“I am the resurrection and the life.”

“I am the light of the world. Whoever follows me will not walk in darkness but will have the light of life.”

And now “the gate” says he has come to give life and to the full.


We all know the call “Get a life!” Or we sometimes say to ourselves “I need a life.” Some people get into a life of ease and say, “This is the life.” Well, maybe or maybe not.


One of the things about this pandemic has been that it has challenged us to think about what real life is. It has revealed what our lives were really about. With travel limited, consumption reduced, jobs and income and certain goods more scarce, obviously health compromised, and social engagement shut down we have had to take stock of what life is about. We have had to spend more time with families, or sometimes not get to see our loved ones. We have had to quiet down a bit, pay attention to the basics, and maybe even face what is going on inside of ourselves more.


We complained we were too busy and now we long for more to occupy our time. We said we were so tired of this and that, and when this and that was taken away we started longing for this and that. We always said we needed a rest and then were forced to rest and didn’t like it.

Some people have realized what they were banking their lives on wasn’t all that great. Some people have awoken to the fact that they thirst for far more. Anxiety, depression, and discontent have increased. Alcohol consumption and substance abuse has risen.


How our world is searching for life today. We are trying all kinds of things to get this thing called “life.”


We all have things that make up our life: family, jobs, leisure, hobbies, church, responsibilities. They find their proper place when they are all connected to Jesus. It doesn’t mean all problems go away. It doesn’t mean we will never struggle. But when Jesus is the gate of our life it does mean other things in our lives are placed in their proper perspective. We are given a sense of love, peace, contentment, and a sense of God. Jesus will say more about the life he came to give in the next part which we will get to next Sunday.

Here’s the final thing on Jesus as the gate: The way into the sheepfold is through him. He said that he is the gate and the way to enter his sheepfold is through him. Whatever I choose to do with my life - and Jesus gives me that freedom - I have to filter it through him. To get into God’s sheepfold I must come in and out through Jesus Christ. We all begin on the outside and enter through him.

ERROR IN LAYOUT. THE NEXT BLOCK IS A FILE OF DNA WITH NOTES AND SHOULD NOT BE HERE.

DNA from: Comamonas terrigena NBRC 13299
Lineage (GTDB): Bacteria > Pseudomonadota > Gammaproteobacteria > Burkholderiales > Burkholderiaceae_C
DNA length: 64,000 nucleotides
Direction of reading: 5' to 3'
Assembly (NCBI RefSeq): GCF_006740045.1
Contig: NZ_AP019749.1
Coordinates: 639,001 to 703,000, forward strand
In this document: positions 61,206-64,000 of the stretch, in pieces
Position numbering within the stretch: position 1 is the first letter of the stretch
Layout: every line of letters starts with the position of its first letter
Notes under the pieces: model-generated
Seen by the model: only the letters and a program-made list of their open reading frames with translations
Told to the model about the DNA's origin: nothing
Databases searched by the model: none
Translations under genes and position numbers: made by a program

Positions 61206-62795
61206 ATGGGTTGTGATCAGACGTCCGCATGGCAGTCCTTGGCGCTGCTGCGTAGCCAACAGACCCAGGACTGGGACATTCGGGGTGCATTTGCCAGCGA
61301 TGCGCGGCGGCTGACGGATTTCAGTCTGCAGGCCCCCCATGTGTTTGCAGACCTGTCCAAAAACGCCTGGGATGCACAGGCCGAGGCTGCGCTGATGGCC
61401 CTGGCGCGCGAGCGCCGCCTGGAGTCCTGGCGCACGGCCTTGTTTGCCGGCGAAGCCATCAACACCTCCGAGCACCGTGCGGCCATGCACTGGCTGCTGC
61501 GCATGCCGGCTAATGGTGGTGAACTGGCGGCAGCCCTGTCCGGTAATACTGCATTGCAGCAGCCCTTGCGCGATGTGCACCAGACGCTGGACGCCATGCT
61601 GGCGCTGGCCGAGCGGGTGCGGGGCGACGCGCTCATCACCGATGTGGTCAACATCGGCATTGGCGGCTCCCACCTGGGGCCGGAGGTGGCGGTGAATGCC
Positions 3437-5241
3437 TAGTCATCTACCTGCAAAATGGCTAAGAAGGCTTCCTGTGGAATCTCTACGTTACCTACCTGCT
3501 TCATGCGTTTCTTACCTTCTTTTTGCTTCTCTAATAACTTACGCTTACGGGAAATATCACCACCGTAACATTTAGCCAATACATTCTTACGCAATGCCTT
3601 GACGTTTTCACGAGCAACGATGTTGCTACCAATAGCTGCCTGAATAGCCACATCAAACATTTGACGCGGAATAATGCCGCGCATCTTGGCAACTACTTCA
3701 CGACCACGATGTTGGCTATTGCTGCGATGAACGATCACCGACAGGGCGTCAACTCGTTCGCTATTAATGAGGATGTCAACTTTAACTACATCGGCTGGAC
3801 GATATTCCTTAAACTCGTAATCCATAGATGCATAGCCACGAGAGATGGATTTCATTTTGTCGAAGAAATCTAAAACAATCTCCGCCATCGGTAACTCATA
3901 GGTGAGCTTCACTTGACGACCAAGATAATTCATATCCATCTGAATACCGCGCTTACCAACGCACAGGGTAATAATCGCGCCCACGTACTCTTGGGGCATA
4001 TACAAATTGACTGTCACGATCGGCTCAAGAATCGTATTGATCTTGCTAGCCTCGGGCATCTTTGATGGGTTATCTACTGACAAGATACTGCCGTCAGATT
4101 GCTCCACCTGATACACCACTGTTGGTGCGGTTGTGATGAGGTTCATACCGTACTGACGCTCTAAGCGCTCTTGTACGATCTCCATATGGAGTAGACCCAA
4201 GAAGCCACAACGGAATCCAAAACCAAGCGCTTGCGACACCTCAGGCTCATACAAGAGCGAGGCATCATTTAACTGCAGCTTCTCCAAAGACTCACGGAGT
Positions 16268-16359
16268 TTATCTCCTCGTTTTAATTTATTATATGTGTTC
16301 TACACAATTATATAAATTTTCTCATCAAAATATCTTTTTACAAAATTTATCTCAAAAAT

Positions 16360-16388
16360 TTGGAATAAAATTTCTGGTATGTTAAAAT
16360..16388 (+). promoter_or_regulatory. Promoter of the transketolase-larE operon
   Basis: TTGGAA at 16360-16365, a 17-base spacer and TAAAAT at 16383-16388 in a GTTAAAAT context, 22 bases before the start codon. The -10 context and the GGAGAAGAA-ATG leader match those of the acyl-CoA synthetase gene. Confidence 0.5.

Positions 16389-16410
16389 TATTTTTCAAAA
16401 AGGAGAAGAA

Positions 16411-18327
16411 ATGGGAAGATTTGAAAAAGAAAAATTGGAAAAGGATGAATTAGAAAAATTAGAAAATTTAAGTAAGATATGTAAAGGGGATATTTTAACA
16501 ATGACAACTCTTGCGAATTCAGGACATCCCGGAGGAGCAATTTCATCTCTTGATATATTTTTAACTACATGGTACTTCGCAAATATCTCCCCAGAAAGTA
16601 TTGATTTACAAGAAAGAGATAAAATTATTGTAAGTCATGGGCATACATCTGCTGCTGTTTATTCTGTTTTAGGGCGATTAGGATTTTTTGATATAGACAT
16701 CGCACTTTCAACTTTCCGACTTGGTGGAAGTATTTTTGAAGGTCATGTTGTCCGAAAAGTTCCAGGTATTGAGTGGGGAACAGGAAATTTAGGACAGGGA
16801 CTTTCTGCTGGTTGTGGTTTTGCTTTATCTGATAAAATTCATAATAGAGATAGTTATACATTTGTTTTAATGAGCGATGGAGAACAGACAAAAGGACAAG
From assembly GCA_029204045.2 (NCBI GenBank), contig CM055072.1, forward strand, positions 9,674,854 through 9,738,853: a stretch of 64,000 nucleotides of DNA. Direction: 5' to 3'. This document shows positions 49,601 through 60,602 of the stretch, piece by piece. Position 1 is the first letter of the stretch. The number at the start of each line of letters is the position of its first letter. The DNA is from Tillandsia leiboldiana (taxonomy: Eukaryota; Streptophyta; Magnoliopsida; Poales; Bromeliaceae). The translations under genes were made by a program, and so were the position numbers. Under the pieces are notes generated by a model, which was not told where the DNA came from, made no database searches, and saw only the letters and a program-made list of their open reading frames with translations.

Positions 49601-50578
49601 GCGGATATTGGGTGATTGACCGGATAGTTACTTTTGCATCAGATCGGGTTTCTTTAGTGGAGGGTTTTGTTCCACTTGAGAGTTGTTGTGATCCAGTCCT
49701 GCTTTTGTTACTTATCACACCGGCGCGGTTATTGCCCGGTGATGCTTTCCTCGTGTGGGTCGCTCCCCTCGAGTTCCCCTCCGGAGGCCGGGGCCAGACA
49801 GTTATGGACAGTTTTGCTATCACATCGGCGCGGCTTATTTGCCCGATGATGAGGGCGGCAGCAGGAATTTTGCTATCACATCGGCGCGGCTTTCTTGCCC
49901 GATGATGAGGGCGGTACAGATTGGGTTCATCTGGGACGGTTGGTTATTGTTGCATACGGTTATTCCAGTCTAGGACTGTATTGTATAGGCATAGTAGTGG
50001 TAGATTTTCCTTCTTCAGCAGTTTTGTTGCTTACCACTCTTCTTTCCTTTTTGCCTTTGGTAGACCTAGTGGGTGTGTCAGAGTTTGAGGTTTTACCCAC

Jesus is declaring that he is the one who determines whether someone is a member of the community that bears his name. He is the one who gives the blessings of peace with God. He is the one who gives eternal life.


The salvation he brings is personal but it is not just solely for us. He does not give us our private sheepfold. Sheepfolds are filled with other sheep. But what Jesus gives is not merely individual and private. Jesus knows each sheep by name, and he puts us in a community, or to use Jesus’ image – a sheepfold. He calls people into this community. He guides this community. He provides for it.


Whether you are Presbyterian, Baptist, Methodist, Calvary Chapel, Roman Catholic, or New Life Hallelujah Bible Community Church of God in Christ of Our Redeemer of the Cross, we must go through the gate. Jesus’ flock transcends any local church affiliation.


We are his sheep and together form his flock. He is the way into this flock. And he wants each of us to be part of his flock.


Jesus is not done addressing us sheep. This is kind of part one of a two part teaching Jesus gives. And we will hear that second part next week.



Prayer: O Lord, you are our protector, our provider, our strength, and our guide. Help us to hear your voice and listen to what you speak to us. We long for the abundant life you promise and ask you would give us this life. We long for pasture and pray for protection from all that would separate us from you. Amen.

[1] IVP New Testament Commentary Series, www.biblegateway.com [2] Acts 4:12 [3] Numbers 27:15-17 [4] Found in The Gospel of John, Frederick Dale Bruner, pp.615-616.